And also that showing some maybe merci did not mean that I didn't think anymore, or think anymore, that horrible child abusers and molesters in principle deserve to die to prevent horrible rape and torture and abuse and killing, and that such human opinion cannot realy be changed, normally, and that therefore quite more than a few can never afford themselves the attitude they seem to want to have in life, when they were such, or have way to much worked along with such. Out of the question, for normal persons ridiculous. Good morning Adolf, how are you doing, want some coffee, sir? Thank you sir. Ratatatatatata until never, sir.

Evidently, that is the only righteous enough way to deal at least with such kind, though it might have serious practical implications to do so, especially when there are so many, or when so many follow. And my history teaches me that it is quite worthwhile, also for the general audience to want to deal with such kinds adequately, and quite preferably in time, before that shit really hits the hakenkruis fan. I might like the second world war for the loss of the nazi system and the japanese and such, but certainly not as a period life. Some hidden circuits, lets take the jesuits as example, nice name, isn't it, real christian, might take such a remark coming from me as a lead to want to, just like in earier 'great' wars, steer some rich families to sponsor such event, which of course is greatly to be praised and amazing, and for the good interest of all the world, but nevertheless, I don't like a war as in situationwise, generally speaking. So I'd rather prevent one if possible.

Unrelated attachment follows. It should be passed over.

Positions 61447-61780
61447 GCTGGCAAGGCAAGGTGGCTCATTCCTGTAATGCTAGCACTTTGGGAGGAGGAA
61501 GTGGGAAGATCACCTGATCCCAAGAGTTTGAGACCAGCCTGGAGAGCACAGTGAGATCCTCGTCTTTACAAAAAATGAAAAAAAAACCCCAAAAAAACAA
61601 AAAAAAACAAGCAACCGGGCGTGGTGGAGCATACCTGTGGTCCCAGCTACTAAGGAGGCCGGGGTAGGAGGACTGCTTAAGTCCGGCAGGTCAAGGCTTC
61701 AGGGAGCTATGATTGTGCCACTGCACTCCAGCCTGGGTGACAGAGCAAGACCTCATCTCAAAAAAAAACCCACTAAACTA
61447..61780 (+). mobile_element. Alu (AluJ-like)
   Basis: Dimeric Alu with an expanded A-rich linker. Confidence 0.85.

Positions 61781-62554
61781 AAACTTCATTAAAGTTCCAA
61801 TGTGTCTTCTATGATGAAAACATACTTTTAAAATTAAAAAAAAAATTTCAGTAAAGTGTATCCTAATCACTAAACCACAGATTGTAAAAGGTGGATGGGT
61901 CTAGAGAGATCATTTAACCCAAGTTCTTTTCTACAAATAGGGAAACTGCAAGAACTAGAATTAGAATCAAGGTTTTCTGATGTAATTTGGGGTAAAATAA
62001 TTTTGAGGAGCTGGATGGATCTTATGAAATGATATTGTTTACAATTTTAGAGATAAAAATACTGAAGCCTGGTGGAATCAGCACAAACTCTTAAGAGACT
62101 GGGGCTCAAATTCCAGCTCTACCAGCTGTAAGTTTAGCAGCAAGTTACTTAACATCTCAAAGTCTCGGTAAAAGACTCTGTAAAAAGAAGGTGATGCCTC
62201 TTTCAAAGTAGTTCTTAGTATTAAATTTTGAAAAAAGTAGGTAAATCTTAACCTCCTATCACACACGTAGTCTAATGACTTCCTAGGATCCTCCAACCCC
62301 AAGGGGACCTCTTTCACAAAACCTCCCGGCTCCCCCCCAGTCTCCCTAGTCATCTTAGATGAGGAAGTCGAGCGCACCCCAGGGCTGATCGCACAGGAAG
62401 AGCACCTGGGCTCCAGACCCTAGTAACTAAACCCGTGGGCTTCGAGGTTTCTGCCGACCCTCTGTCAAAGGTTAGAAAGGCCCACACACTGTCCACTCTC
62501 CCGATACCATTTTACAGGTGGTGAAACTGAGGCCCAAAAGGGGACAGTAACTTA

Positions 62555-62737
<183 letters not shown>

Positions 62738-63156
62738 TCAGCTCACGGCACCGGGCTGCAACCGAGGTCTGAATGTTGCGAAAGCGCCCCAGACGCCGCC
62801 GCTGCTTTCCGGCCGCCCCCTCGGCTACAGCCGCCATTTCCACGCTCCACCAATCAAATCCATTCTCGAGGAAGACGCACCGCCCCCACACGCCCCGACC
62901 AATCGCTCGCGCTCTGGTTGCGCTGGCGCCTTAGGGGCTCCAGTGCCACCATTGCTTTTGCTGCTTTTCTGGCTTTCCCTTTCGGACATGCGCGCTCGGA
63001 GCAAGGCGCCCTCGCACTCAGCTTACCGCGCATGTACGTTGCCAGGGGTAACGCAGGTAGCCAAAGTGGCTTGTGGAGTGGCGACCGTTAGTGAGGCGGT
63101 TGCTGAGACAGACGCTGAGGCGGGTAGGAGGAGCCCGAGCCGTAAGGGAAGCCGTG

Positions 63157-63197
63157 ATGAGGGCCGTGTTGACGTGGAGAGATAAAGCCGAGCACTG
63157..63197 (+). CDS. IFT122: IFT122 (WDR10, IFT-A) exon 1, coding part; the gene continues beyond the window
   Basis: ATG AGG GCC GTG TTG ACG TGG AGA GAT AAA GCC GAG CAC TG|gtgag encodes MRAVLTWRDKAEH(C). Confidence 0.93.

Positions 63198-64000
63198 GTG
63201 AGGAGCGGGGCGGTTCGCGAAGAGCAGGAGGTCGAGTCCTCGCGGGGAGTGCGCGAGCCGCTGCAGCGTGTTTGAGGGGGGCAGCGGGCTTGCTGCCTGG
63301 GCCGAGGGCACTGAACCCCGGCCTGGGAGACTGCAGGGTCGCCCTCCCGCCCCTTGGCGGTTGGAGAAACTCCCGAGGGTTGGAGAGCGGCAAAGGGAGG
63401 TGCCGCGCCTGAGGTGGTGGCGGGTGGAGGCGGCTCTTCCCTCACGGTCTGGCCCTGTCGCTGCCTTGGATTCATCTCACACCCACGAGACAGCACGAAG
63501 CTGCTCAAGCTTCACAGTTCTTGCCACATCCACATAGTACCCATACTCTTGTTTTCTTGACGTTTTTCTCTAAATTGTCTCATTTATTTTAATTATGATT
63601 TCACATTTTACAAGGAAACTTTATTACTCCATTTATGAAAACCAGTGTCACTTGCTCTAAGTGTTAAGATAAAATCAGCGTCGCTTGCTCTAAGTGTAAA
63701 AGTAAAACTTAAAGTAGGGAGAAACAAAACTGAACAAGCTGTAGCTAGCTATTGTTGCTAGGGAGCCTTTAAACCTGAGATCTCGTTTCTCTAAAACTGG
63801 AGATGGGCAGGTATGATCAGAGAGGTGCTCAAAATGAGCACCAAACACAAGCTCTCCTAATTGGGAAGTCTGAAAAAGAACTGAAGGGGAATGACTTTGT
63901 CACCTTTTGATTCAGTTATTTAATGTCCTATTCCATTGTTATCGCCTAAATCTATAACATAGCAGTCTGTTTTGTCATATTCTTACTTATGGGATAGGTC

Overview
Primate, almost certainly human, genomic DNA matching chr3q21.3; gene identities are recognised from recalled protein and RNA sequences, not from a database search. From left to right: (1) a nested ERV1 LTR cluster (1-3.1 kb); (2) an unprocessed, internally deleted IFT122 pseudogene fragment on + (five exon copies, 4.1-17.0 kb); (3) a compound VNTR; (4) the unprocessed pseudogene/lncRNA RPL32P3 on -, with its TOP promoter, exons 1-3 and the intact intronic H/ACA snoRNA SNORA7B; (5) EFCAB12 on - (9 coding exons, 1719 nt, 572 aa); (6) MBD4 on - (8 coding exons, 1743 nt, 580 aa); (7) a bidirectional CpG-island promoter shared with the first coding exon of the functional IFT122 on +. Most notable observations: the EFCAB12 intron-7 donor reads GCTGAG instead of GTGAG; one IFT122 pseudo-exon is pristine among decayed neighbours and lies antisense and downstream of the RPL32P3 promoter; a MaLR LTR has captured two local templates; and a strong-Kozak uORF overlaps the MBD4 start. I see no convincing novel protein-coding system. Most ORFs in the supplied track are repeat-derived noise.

When I was doing all kinds of wonderfull digital photography work, image processing, print work preparation, computer system maintenance and installing, and other chores, I had hoped in the environment I was in, which I took for sort of 'converted' if that is a good word, for great evils, was mainly going to serve the purpose of showing indeed that, hopefully making life for some a whole lot less painfull, and I hoped to serve a basic need of mine for more than a few years, which is to make a moderate amount of money, using my quite more than average skills.

And as I went along, the idea surfaced I might make it to become some more personally known in circles I was that not so much, and that hopefully some people with some information influence might become convinced the ways of babylon (and new age, as a fifty years nearly negligable time period in the great works of the new graet whore) realy are worth shit, and are not worth following in any way, which would make life more than a little better, hopefully also for some I wanted to love or be near, though it is questionable this society would deserve such priviledge